Category Archives: technology

Race + Tech: Watch Black Girls Code’s Kimberly Bryant’s TED Talk

By Arturo R. García

The opening of Kimberly Bryant’s video lays it out: “Just to say the words ‘Black Girls’ is revolutionary.”

In this presentation from a TED Talks event in Kansas City in August 2013, Black Girls Code founder Kimberly Bryant takes us through not just the development of BGC, but her own upbringing in Memphis, a hub of social change in its own right.

“As a child of the ’60s, I like to think that revolution and radical action was running through my veins, from the time I set foot on the Earth,” she explains. What she has built, she says, is a movement not just for the nerdy girl she was growing up, but for girls like her daughter, and girls “who believe the revolution of this generation is, indeed, technology.”

Technical Difficulties

By Arturo R. García

Apologies for the lack of content on Wednesday. About once or twice a year, WordPress decides it’s just not going to connect to the server, and Tuesday night was one of those nights.

So, we’ll reload today with the Links in a bit. And keep an eye out for our first round of Scandal coverage Friday morning before we resume normal transmissions on Monday.

Is Geek America Ignoring Miss America?

By Arturo R. García

Lost in the morass of morons who decided to pop up after Nina Davuluri was crowned Miss America on Sunday was … well, just about everything else about her.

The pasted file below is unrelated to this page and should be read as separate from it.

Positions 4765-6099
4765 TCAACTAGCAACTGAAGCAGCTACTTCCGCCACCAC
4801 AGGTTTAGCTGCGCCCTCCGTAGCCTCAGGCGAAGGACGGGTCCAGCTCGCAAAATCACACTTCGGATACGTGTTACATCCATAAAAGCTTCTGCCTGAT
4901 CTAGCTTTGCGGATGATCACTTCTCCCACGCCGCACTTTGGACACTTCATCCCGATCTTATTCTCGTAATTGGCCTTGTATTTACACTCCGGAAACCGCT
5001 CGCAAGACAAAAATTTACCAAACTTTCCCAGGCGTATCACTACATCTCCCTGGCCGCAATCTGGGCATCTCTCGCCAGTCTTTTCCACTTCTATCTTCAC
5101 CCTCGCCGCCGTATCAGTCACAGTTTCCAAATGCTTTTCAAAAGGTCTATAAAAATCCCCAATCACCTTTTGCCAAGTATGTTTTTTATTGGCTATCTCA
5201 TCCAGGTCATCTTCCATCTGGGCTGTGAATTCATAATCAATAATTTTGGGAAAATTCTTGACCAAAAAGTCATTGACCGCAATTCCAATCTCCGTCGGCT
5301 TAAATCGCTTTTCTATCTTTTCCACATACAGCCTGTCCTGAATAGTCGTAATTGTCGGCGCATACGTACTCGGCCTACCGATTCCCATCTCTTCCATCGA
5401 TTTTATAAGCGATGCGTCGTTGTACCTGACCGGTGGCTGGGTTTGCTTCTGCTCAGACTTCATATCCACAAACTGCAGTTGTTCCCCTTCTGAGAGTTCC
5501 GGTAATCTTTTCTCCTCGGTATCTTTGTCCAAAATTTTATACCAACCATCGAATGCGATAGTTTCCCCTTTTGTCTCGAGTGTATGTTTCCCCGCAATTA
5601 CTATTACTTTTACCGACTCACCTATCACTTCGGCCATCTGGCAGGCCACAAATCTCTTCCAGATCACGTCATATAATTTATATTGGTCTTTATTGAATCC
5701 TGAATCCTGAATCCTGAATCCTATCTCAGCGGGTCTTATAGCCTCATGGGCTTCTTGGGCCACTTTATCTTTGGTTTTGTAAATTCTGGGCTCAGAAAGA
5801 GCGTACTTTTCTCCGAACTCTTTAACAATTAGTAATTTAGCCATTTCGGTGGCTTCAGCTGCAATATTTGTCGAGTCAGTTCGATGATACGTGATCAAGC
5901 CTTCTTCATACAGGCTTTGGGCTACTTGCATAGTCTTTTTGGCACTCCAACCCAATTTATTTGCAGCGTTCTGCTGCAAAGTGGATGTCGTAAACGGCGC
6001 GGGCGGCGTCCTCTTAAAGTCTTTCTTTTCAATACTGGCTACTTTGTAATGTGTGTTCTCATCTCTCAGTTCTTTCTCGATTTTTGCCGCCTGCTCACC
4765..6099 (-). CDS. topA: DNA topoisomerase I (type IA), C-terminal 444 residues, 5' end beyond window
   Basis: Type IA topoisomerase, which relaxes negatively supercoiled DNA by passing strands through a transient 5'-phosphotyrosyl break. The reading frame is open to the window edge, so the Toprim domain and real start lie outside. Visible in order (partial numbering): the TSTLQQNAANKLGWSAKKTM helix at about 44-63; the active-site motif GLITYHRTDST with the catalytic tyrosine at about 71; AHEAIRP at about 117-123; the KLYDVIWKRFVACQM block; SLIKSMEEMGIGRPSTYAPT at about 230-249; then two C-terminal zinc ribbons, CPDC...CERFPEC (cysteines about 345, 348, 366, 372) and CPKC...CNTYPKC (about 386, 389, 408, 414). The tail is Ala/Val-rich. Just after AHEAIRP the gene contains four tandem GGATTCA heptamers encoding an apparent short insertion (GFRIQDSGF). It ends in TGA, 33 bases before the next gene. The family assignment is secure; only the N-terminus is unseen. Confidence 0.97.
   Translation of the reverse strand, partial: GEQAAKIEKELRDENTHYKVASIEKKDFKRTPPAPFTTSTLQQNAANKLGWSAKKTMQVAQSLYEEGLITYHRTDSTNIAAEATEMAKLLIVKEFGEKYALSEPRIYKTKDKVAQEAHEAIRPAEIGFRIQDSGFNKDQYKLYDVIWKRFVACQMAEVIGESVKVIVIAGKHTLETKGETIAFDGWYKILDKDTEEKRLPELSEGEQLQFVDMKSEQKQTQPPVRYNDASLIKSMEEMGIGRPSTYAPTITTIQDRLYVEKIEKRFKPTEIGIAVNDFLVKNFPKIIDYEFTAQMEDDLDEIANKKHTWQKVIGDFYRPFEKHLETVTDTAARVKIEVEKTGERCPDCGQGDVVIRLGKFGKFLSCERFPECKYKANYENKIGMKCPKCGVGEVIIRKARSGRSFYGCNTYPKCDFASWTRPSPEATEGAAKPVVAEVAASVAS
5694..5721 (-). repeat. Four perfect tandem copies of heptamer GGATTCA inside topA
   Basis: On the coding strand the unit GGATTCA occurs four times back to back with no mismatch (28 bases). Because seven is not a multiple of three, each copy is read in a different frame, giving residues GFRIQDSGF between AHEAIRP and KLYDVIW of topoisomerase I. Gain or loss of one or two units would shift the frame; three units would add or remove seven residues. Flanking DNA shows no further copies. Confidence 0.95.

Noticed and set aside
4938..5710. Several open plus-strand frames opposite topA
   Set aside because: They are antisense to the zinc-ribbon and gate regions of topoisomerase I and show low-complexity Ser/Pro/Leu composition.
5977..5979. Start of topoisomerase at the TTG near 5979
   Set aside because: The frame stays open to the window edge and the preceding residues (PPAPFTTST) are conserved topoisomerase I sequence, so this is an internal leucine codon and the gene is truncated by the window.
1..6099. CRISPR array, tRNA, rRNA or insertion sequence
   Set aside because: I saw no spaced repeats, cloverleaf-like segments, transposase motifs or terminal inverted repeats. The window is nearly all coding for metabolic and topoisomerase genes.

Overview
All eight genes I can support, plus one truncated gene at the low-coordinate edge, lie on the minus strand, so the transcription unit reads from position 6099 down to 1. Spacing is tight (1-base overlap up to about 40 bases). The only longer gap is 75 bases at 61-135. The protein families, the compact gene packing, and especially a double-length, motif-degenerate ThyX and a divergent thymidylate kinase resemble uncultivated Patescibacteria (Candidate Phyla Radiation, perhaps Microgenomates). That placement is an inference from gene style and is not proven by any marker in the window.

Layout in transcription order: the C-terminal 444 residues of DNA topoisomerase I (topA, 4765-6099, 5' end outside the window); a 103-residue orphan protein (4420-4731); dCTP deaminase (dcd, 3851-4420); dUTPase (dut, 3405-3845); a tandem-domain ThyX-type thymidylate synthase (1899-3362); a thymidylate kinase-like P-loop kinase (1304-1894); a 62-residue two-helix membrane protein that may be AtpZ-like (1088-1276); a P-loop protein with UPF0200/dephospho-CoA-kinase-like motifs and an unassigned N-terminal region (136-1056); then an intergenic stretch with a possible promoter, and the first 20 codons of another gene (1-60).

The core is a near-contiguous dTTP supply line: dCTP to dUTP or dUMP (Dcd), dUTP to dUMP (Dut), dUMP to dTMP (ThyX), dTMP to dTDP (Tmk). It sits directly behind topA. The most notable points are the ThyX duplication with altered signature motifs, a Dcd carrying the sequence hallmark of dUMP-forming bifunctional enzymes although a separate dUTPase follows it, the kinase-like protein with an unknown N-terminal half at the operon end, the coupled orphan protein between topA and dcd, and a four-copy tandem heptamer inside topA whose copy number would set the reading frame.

But as Lakshmi Gandhi pointed out at The Aerogram, Davuluri is a nerd in both the academic and pop-cultural sense: she’s holds a degree in Brain Behavior and Cognitive Science and plans to apply to medical school. She is also a self-identified Star Wars and Star Trek fan.

The New York Times‘ Jeff Yang added to this on Sett, both citing Gandhi’s post and posting a shot of Davuluri in full cosplay:

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Race + Tech: Despite ‘Titstare,’ Black Girls Code Does Disrupt Right

By Arturo R. García

While a pair of sophomoric, reckless displays ended up being the calling card for this year’s TechCrunch Disrupt developers’ gathering, let’s not let that take away from the work Black Girls Code put in over the weekend.

As founder Kimberly Bryant told KQED-FM on Monday, she brought a team of three BGC members to the event as part of a partnership between her organization and ThoughtWorks, with their demo, SnackOverflow, providing a guide to each of the organization’s chapters.

The successful appearance at Disrupt came just a couple of weeks after Bryant and her group were profiled on CNN.
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#POC4culturalenrichment: The Racialicious Interview

By Arturo R. García

All tweets posted with permission of Suey Park.

Colorado State University graduate student Suey Park opened up another welcome Twitter discussion into diversity and race relations over the weekend when she coined the tag #POC4culturalenrichment, which picked up steam within a day of her beginning to recount her own experiences. But rather than try to sum up the story, we contacted Park — who has also blogged about the #KeepVeronicaHome campaign — to get her account of what led her to delve into the topic, and where it led her.

AG: From what I could tell — and please, correct me if I’m mistaken — the tweet above was your first tweet that used the tag. But let’s talk about what led you to coin it and begin to elaborate on your experiences.